While the throttle body may throw codes once it's toast, from what I've been reading online, people have been experiencing the same surging I do, without codes, and their fix was a throttle body. Additionally, those people eventually experience codes. I'm hoping to get in front of the issue before it gets any worse.

    I was going to go the junkyard and get a used one for around $55 total with tax but I found one on eBay for a total (w/shipping) of $75 and 6-months of insurance.

    According to the seller he had it re-manufactured 2 years ago. I'm guessing a re-manufactured TB lasts about 80K miles (based on what is happening with my car), whereas a new one lasts anywhere from 100K-150K (based on what the internet says). New TB's cost about $420-$550. Assuming high mileage for the TB I just bought, I may have 2-3 years on the thing (if it works). If it works out, then I'll have saved a good amount of money, and if not, I have insurance and will just buy new.

    I do plan on getting a Bosch CPS, and did put in an OEM DIC and the NGK 6ES plugs. I will definitely be asking for advice if I hit any snags.

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  4. #4
    Saab Enthusiast
    Join Date
    19 Jul 2015
    Location
    Charlottesville, VA
    Posts
    218
    Saab(s)
    1997 NG 900 SE
    Thumbs Up:   40
    Glad you're excited. Your vintage saab is in the sludge era, and I'd be surprised if it didn't have the upgraded crankcase vent system. Plenty of info about that.

    I will warn you some saab replacement parts are not good quality, so be careful. Even OEM can be defective, but they usually have the best warranties.

    Eeuroparts is s good source, as is saabsite, jim ellis saab parts, and even Advance auto parts. Amazon can be a good source for some things, for they broker for larger parts suppliers. Orio is the main parts supplier for all saab parts in the US.

    You will find Saabs are usually easy to work on, except for the tight areas. And they are easily modified for performance.

    Get on your list, and have fun.

    Sent from my C6725 using Tapatalk

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  5. #5
    Frank
    Administrator nordwulf's Avatar
    Join Date
    30 Jul 2010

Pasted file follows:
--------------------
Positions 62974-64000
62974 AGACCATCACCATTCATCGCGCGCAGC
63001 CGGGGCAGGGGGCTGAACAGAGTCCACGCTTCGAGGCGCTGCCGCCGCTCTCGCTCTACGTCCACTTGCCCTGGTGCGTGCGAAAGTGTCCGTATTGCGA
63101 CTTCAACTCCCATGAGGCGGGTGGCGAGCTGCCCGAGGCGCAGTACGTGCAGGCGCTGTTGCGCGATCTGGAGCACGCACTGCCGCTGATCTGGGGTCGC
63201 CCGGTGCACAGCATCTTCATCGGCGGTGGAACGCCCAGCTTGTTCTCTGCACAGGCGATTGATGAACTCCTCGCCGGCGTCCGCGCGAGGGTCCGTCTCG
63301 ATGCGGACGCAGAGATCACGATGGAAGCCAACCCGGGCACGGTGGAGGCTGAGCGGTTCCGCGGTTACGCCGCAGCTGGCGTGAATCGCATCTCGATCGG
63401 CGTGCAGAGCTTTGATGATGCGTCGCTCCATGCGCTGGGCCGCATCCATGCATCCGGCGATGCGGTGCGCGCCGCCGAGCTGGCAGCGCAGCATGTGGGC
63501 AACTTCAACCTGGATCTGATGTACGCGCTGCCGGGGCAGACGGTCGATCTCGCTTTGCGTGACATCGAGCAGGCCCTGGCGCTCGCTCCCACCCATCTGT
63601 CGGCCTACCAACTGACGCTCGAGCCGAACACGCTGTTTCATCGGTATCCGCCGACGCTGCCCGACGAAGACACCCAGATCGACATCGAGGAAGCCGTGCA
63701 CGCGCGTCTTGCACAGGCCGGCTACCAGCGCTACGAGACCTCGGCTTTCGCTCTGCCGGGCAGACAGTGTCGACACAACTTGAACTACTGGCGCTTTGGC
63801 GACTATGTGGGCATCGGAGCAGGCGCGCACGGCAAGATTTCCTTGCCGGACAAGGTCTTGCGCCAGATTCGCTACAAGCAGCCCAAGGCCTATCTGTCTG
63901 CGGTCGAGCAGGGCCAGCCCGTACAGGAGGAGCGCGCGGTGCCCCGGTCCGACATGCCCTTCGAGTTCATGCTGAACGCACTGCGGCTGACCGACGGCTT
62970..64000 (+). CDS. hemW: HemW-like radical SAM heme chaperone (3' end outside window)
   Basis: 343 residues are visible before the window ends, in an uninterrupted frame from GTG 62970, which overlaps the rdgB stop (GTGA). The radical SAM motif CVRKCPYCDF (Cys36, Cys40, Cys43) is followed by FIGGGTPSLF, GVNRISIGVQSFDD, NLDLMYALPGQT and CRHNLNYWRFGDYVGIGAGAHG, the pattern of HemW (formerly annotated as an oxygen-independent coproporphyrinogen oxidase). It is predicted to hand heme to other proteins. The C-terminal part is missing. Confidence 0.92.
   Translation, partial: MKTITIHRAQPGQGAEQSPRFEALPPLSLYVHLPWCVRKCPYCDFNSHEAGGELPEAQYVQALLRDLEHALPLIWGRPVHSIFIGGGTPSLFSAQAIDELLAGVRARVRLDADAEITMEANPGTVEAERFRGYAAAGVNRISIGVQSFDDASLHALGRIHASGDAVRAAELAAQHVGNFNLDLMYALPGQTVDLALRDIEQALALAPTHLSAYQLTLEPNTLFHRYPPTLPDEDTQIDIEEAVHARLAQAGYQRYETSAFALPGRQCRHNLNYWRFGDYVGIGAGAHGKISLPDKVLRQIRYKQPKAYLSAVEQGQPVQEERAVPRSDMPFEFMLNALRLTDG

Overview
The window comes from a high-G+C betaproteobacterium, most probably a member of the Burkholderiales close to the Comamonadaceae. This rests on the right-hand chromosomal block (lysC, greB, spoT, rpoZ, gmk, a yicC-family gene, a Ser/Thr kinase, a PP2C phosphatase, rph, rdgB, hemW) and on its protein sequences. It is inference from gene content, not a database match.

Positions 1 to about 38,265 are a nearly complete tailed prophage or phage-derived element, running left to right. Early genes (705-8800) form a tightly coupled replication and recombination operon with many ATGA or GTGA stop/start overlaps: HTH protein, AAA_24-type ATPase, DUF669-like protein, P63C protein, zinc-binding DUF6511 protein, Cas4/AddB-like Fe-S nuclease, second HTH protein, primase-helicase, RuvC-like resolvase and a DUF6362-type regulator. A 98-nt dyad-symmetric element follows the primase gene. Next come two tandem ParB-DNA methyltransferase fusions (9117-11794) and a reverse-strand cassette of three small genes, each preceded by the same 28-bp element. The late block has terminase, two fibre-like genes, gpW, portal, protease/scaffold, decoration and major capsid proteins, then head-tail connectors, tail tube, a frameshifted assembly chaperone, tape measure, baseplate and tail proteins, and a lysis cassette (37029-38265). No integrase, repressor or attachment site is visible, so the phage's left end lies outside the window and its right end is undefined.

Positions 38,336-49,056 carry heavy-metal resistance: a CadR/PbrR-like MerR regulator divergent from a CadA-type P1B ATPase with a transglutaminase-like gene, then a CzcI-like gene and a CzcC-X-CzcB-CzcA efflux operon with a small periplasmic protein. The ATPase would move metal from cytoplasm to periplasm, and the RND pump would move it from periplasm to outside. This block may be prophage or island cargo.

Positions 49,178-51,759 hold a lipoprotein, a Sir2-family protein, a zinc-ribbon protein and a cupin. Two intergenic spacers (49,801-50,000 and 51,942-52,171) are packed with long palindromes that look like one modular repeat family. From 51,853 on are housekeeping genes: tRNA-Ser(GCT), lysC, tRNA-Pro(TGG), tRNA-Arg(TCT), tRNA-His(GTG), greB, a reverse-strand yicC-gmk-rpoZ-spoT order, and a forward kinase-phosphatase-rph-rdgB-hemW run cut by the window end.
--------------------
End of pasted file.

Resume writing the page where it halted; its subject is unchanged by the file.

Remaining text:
Location
    USA - Netherlands
    Posts
    7,762
    Saab(s)
    previous: 2006 9-3, 2001-06 9-5, 2011 9-4X
    Thumbs Up:   105
    Saabs have a reputation of being difficult to work on and that they are different in many ways from other cars. I actually find the 9-5 pretty easy to work on. Many common issues have been documented on the forums and the WIS has a wealth of information.

    For parts, check out the supplier idrectory: http://saabworld.net/showthread.php?t=1425

    I mostly order from Amazon, eEuroparts and TheSaabSite but there are many good sources for both used and new parts.

    Thanks for your detailed posts, this will be helpful to other 9-5 owners as well.

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  6. #6
    Saab Enthusiast XLR99's Avatar
    Join Date
    18 Nov 2014
    Location
    Medina, OH
    Posts
    113
    Saab(s)
    '04 9-5 Aero Wagon, '90 900
    Thumbs Up:   2
    Congrats on your new car!!! I agree with Wulf, these cars are fairly easy to DIY, they're just different so people are afraid of them.
    Add to your checklist of things to change soon= coolant bypass valve. Mine almost stranded me last week.
    Also, check front sway bar endlinks, rear motor mount and subframe bushings if you get front end clunks. I'm in the middle of doing all of the above on my 04 wagon now.

    Sent from my Nexus 7 using Tapatalk

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  7. #7
    Saab Enthusiast
    Join Date
    25 Oct 2015
    Location
    Oakland, CA United States
    Posts
    57
    Saab(s)
    2002 9-5 Aero
    Thumbs Up:   5
    Quote Originally Posted by southsaab View Post
    Your vintage saab is in the sludge era, and I'd be surprised if it didn't have the upgraded crankcase vent system.
    I did some research before deciding on the Saab as my car of choice and fortunately stumbled upon the sludge info. The previous owner did do the PCV upgrade. Thank you for the tips for part resources. I've only been looking at eEuroparts and glad to have more sources.

    Quote Originally Posted by Wulf View Post
    Many common issues have been documented on the forums and the WIS has a wealth of information.
    Thanks Wulf. I plan on getting my hands on the WIS this weekend. Only issue is my computer is a bit of a junker. I hope I can successfully install. Again, thanks for the supplier list.

    I will continue to document as I work on the car. I'm hoping to get another 60K miles out of it. This morning I did notice a crack in the lip of the front bumper. Bums me out. Hopefully it's not too costly to have repaired (I've never done body work).